In China, the nationalist movement took the form of a peasant uprising under the direct leadership of the Chinese Communist Party. After its disastrous defeat in 1927, the Communist Party retreated to the countryside and built up “red armies” with the support of sections of the peasantry. However it sought to justify its reorientation on practical and pragmatic grounds, the Communist Party’s abandonment of its urban and proletarian foundations led to a profound change in its political and social character. The continuing adherence of the Chinese Stalinists to a Marxian phraseology did not alter the fact that the peasantry had become their principal constituency. Significantly, Mao Zedong, who prior to the 1927 defeat had been on the right wing of the CCP, played the leading role in changing the strategic orientation and social base of the party.
Trotsky continued to carefully follow developments in China following his expulsion from the Russian Communist Party and Communist International in 1927. In a letter written in 1932 to supporters of the Left Opposition in China, he examined the implications of the political and sociological evolution of the CCP. Were the Communist Party to come to power on the basis of a peasant movement, its policies would, in the final analysis, he argued, reflect the interests and outlook of this social base. Trotsky foresaw the possibility of a conflict between the peasantry and the workers. “The peasant movement is a mighty revolutionary factor insofar as it is directed against the large landowners, militarists, feudalists, and usurers,” he noted. “But in the peasant movement itself are very powerful proprietary and reactionary tendencies, and at a certain stage it can become hostile to the workers and sustain that hostility already equipped with arms. He who forgets about the dual nature of the peasantry is not a Marxist. The advanced workers must be taught to distinguish from among ‘communist’ labels and banners the actual social processes.”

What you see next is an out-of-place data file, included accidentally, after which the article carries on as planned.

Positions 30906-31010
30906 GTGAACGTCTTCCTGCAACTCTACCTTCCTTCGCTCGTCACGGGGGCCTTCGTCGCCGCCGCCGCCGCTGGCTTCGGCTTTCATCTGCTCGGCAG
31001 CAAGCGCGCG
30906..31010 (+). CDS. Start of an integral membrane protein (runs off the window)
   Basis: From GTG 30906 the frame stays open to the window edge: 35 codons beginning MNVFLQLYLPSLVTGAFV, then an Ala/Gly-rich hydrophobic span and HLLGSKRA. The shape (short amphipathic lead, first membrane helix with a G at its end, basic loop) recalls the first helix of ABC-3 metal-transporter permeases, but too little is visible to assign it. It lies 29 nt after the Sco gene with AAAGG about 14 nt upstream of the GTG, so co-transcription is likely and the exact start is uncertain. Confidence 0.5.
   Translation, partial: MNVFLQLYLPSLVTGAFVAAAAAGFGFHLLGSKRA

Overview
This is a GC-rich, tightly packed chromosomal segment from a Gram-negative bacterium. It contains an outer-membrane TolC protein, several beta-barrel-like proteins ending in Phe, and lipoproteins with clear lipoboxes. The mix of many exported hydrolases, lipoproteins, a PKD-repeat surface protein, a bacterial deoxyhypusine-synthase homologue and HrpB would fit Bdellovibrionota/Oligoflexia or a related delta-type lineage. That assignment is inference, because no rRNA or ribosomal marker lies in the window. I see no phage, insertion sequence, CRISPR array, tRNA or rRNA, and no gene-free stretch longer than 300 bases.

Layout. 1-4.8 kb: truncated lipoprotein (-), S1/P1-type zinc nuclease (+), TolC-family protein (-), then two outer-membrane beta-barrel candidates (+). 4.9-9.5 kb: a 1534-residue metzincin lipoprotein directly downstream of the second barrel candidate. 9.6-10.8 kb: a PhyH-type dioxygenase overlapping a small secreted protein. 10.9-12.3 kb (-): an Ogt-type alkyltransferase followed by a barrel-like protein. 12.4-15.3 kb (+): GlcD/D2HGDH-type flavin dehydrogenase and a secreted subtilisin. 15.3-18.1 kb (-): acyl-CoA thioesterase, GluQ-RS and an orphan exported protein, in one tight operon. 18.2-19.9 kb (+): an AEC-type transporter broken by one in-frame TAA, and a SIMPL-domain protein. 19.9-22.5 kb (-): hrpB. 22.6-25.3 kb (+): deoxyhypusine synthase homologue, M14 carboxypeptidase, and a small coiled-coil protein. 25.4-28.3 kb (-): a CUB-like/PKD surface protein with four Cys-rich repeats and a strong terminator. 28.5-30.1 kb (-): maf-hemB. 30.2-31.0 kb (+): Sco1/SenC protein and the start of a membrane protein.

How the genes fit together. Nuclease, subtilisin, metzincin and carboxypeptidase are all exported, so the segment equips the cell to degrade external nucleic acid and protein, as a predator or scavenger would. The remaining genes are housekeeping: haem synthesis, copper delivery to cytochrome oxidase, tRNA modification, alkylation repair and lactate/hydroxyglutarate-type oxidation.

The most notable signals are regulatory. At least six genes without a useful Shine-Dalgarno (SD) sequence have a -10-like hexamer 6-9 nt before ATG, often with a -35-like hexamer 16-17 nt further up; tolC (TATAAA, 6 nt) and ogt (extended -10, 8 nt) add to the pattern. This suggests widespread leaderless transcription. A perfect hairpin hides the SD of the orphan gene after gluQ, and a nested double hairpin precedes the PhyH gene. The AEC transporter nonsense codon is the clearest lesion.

When the Japanese occupation collapsed at the end of World War II, the CCP launched an offensive that led ultimately to the conquest of political power in October 1949. Mao’s victory owed far less to his strategic “genius”—of which there was very little evidence either before or after 1949—than to a set of extraordinarily favorable conditions, created by the military collapse of the Japanese Empire. Moreover, the CCP sought repeatedly, even after the Japanese collapse, to negotiate some sort of settlement with Chiang Kai-shek and the Kuomintang. It was Chiang’s intransigence, far less than Mao’s determination, that blocked the path to compromise. The CCP reluctantly came to the conclusion that the overthrow of Chiang was necessary.
Mao’s regime implemented bourgeois nationalist measures, including the expropriation of the landlord class, but it was intensely hostile to the working class. It brutally suppressed the Chinese Trotskyists, who had remained active within the urban proletarian centers in the aftermath of the 1927 defeat. After considerable equivocation, the regime took control of much of Chinese industry. The CCP established a bureaucratic police state along the Stalinist model, combining nationalization of industry and socialist rhetoric with an internal regime that ruthlessly suppressed opposition, particularly from the left. The nationalist policies of the CCP, including the so-called “Great Leap Forward,” had disastrous consequences, including a famine that killed an estimated 30 million. On the international stage, Maoism perpetuated the Stalinist theory of an alliance with the bourgeoisie in backward countries, with disastrous consequences throughout Asia, including in Indonesia (where a million workers and peasants were slaughtered by the CIA-backed Indonesian military and anti-communist paramilitary forces in 1965-66) and in Vietnam (where the Stalinists brokered a partition in 1954 with French imperialism, setting the stage for the US intervention).
“Peasant War in China and the Proletariat,” in: Leon Trotsky on China, p. 586.